Aug. 25, 2021
Randy Zellers Assistant Chief of Communications
LITTLE ROCK – Dove season opens September 4, and many hunters will gather at a field of a friend or family member to enjoy the kickoff to hunting season. Others will be paying to hunt a prepared field they found through social media postings or the corkboard at the local feed supply store. Regardless of the destination, now’s the time for a little extra legwork to make sure your hunting year doesn’t begin with a blunder. Be sure to check the field you plan to hunt now to ensure baiting has not taken place.
According to federal regulations migratory game birds may not be hunted or killed with the aid of bait. Bait is defined as salt, grain or other feed that has been placed, exposed, deposited, distributed or scattered to attract game. An area is considered baited for 10 days after the complete removal of all bait, so it’s important to ask landowners, guides and caretakers if the field was baited and physically inspect the field before hunting.
Natural vegetation may be manipulated in any way to attract all migratory game birds, but planted crops are a different ballgame. Waterfowl hunters will notice that some practices which are not allowed when preparing fields for duck and goose hunting are commonplace with the traditional dove field. Growing a crop of sunflowers and then mowing or hogging those plants down just before the season is one of the best ways to attract doves to a hunting area, but manipulation of any grown crop is strictly illegal for waterfowl.
The difference in baiting laws usually does not cause too much concern, as any seeds exposed for the dove opener are either eaten or sprouted by regular duck season, but the early teal season and early Canada goose season can tempt hunters with targets of opportunity, especially if a heavy rain puts some standing water over the seeds left in the field. Hunting dove is still legal, but hunting waterfowl there is not.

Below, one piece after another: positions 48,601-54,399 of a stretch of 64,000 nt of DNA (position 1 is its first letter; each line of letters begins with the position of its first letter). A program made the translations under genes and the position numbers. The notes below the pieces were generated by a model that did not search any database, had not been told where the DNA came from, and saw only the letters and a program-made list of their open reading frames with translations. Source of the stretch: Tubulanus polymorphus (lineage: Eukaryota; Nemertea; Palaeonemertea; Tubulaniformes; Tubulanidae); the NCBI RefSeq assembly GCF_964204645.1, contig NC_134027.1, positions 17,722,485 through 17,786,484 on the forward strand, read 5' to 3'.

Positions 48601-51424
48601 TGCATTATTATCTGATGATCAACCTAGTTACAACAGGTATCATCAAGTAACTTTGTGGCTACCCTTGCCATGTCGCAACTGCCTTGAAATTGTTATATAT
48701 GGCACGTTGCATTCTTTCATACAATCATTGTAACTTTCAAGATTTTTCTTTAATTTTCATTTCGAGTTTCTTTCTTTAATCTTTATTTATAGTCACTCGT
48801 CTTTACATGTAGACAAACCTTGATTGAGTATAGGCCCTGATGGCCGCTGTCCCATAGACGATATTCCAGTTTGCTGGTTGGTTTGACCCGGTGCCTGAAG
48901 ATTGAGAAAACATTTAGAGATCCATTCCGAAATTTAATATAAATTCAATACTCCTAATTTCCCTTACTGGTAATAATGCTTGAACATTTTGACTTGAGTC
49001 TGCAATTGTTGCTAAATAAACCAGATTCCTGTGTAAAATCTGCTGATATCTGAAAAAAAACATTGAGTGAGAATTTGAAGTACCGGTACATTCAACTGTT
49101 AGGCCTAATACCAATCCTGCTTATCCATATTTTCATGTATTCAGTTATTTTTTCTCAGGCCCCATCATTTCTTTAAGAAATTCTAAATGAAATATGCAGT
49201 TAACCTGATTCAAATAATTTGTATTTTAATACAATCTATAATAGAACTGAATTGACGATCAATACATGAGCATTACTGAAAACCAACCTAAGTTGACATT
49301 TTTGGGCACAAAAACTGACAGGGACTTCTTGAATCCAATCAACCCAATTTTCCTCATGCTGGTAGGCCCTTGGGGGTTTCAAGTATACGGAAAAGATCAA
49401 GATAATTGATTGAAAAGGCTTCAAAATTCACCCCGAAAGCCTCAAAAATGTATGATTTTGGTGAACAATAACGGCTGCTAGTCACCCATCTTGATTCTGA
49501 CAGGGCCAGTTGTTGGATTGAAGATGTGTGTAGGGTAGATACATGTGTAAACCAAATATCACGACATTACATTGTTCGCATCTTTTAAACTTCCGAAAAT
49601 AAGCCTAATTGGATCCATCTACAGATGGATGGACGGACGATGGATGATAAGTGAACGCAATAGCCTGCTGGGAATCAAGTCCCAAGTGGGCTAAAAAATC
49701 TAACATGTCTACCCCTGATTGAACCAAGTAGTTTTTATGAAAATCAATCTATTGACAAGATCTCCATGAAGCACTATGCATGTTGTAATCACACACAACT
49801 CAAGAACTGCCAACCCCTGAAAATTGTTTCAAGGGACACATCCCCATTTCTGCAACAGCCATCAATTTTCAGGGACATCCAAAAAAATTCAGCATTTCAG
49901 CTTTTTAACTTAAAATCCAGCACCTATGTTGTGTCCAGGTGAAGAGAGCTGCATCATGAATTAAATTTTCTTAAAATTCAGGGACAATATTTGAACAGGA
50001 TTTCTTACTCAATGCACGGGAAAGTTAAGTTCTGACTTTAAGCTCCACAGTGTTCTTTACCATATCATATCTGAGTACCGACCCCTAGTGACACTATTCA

Another area where hunters may run into trouble is in the ammunition they use. Dove hunting is legal with lead shot on private land and AGFC-managed wildlife management areas, but all waterfowl hunting, including early teal and early Canada Goose hunting, must be done with non-toxic shot. Hunters must remove all lead shot from their person before going waterfowl hunting, this includes their backpack and game vests that may play double-duty during the early waterfowl seasons.
Waterfowl hunters also should make sure to purchase their hunting license, state duck stamp and federal migratory bird stamps before going to the field; dove hunters do not need the extra stamps. One thing early waterfowl and dove seasons share, however, is the requirement to register with the Harvest Information Program before hunting. This registration is free and takes only a few minutes via the AGFC’s smartphone app, online licensing system or via phone at 800-364-4263 (GAME). HIP registration is critical to continued management of migratory game birds and is also used in many federal-level decisions, including federal refuge land acquisitions.
Visit www.agfc.com/dove for more information on dove hunting in Arkansas and to find a list of public dove fields being prepared for opening weekend.